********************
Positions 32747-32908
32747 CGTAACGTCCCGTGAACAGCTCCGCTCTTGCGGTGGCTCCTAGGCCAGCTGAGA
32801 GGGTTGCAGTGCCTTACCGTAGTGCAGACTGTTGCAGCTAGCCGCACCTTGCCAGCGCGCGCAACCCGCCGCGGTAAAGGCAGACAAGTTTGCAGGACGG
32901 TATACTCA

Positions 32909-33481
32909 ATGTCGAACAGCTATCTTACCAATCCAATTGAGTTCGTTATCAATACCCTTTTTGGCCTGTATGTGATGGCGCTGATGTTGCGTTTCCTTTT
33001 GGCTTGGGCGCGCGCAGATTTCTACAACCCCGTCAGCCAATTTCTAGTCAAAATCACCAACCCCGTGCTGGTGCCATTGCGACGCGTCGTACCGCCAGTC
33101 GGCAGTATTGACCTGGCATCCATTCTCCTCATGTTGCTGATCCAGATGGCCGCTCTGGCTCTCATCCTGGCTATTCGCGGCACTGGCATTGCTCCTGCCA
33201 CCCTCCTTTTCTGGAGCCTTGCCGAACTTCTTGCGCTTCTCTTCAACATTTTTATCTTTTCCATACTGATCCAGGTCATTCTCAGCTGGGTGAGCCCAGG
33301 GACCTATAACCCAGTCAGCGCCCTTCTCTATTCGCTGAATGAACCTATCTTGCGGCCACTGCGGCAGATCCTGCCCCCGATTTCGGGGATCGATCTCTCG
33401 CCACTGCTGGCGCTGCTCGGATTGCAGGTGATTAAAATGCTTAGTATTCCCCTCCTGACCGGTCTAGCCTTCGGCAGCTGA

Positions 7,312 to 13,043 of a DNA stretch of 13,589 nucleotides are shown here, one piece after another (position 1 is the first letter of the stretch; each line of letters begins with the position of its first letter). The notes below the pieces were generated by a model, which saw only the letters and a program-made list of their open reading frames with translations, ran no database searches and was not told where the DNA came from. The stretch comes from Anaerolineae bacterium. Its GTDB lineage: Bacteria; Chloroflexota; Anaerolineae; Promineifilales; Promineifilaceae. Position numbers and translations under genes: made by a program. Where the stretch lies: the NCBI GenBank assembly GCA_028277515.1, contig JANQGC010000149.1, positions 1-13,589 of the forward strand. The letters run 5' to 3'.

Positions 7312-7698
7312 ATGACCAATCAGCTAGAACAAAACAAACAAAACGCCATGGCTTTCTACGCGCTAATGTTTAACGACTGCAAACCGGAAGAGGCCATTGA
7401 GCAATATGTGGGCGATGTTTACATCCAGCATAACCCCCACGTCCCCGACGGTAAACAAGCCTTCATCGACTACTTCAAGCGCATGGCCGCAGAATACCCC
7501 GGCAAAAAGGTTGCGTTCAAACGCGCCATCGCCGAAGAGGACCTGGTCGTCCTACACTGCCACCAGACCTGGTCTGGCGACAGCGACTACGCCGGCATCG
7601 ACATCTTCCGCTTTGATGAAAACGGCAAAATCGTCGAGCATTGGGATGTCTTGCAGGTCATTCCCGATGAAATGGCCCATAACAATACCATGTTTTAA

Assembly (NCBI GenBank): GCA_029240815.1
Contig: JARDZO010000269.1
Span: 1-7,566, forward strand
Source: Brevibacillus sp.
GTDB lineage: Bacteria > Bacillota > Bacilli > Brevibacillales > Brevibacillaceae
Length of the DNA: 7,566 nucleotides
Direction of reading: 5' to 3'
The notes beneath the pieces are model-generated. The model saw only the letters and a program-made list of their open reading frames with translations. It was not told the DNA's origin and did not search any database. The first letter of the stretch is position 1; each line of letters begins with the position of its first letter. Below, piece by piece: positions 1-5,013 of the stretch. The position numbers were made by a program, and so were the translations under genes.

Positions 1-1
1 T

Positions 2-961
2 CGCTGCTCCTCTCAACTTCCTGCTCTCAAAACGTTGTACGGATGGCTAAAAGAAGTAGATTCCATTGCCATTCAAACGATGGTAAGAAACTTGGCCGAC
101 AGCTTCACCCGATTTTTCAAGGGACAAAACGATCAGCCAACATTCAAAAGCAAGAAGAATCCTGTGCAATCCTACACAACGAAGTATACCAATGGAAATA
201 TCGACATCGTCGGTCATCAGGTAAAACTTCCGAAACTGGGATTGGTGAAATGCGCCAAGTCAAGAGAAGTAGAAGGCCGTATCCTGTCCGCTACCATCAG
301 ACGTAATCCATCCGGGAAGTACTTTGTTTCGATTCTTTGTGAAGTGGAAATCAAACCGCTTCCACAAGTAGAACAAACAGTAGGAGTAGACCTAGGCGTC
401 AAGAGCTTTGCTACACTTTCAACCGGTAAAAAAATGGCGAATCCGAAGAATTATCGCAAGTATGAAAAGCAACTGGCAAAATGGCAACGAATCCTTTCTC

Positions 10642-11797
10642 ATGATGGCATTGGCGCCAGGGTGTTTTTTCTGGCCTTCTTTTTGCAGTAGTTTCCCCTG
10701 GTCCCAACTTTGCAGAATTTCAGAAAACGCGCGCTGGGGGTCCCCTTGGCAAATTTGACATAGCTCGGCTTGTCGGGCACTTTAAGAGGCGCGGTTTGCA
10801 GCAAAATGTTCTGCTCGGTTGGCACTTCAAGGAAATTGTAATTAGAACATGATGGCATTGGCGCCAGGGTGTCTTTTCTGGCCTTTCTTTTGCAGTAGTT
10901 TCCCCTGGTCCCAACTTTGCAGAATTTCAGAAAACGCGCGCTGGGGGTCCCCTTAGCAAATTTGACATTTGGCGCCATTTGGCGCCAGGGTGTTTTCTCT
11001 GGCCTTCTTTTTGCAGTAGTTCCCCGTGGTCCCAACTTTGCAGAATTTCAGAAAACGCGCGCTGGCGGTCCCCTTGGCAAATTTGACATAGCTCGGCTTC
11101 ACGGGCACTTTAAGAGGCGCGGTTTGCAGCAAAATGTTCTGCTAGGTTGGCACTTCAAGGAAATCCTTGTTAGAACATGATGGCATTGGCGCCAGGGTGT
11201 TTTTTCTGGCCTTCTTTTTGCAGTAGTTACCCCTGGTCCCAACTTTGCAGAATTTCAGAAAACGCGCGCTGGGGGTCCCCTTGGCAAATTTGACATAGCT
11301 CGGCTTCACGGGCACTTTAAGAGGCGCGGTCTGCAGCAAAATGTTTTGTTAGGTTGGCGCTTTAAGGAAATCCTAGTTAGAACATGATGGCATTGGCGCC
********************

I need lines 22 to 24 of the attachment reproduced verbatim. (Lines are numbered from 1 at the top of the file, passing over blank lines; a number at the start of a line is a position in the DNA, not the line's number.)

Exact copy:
GTDB lineage: Bacteria > Bacillota > Bacilli > Brevibacillales > Brevibacillaceae
Length of the DNA: 7,566 nucleotides
Direction of reading: 5' to 3'